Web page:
‘That’s the way to approach Tsavo East,’ my younger son, Jan, said. As the aircraft came down through the clouds, it flew along the jagged edge of the Yatta Plateau, traced the Galana River, flew low over the Lugard Falls, and banked steeply to make the Lugard airstrip. It was breath-taking – in more ways than one.
We were to stay two nights at a Ker and Downey mobile camp that my older son, Andreas, had set up by a sandy lugga and shaded by doum palms. I was expecting cramped tents and frugal food, but we were amazed at the luxury that can be packed into one truck and transported to unpeopled places. The tents were quite spacious; they had toilets, comfortable double beds, and hot water from bucket showers. The food was varied and tasty – from English breakfasts to Indian curries and French profiteroles. And the drinks table in the mess tent was very well stocked.
The wildlife was plentiful, too. On our first game drive in the late afternoon, we came across a family of elephants digging with their feet for water below the sand of another lugga. And late that evening, back at our camp when we were sitting by a blazing log fire, an old bull elephant obviously fancied something stronger than water. He came to a nearby tree and shook it violently to bring down the palm fruit, which he proceeded to eat. However, Andreas assured us that the unfermented fruit of the doum palm, so prized by elephants, is not, as commonly believed, alcoholic.
But the stars of the first game drive were not the elephants. Andreas knew where there was a den of wild dogs – the painted wolves of Africa. He drove us there. Attracted by the sound of the engine, four of the adults came out of the thickets to investigate, while the young pups were playing near the den across a shallow valley. A few decades ago it was thought that wild dogs had disappeared from Kenya. But in recent years they have bounced back – with a few packs in Tsavo and in Laikipia.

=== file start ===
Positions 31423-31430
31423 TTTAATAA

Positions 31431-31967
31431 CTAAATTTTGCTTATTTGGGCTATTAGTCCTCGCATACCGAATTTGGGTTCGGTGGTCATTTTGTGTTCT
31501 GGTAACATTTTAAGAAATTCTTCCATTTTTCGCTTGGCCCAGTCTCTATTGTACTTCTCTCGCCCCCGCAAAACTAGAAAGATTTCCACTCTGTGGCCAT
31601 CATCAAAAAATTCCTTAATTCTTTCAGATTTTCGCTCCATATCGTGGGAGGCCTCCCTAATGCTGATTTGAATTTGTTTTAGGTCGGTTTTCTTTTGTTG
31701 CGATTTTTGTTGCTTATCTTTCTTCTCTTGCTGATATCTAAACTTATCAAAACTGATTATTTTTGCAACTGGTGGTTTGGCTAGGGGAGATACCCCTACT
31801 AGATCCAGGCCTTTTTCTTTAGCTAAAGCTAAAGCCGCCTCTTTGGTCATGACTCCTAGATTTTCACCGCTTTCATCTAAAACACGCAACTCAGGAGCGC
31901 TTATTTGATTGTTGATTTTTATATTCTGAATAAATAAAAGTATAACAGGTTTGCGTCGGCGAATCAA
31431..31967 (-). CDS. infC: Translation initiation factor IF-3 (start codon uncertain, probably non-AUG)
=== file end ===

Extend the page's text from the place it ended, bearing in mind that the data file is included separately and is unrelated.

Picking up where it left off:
We watched these Tsavo dogs for half an hour or so until the light was going. As we drove away, the four dogs chased us. When we stopped, they stopped; when we drove on, they followed. It was a good example of how predators usually attack only when their prey runs – though there was nothing very threatening about what these dogs were doing.
The following morning coffee was brought to our tent just before dawn. As we dressed we could hear the roar of a lion from somewhere the other side of the lugga. Up close, the roar of a male can be a spine chilling sound – beginning loud and gradually fading, like what physicists call a damped oscillation.
On that early morning drive we came across the biggest pride of lions I have ever seen: eight grown females, five cubs, and one lucky male, who was lounging at some distance away but keeping a wary eye on his family. Later, we discovered the male could also be a househusband. When we returned that evening, he had been left to look after the cubs while the females were out hunting.
So the less-favoured Tsavo East has a lot to offer. Along the Galana River there are only private camp sites and the new Galdessa Lodge, but to the south of the river there are popular places such as Aruba Lodge, Satao Camp and Voi Safari Lodge. If you are making for Malindi, you could break your journey and then take the route to the Sala Gate in the north east of the park and then along a good road for 105 kilometres.
A postscript: The old bull elephant came right into our camp on the second night and caused something of a panic. Again, he was after the palm fruit – until a baboon up the tree peed on his head.
Published in Kenya’s Sunday Nation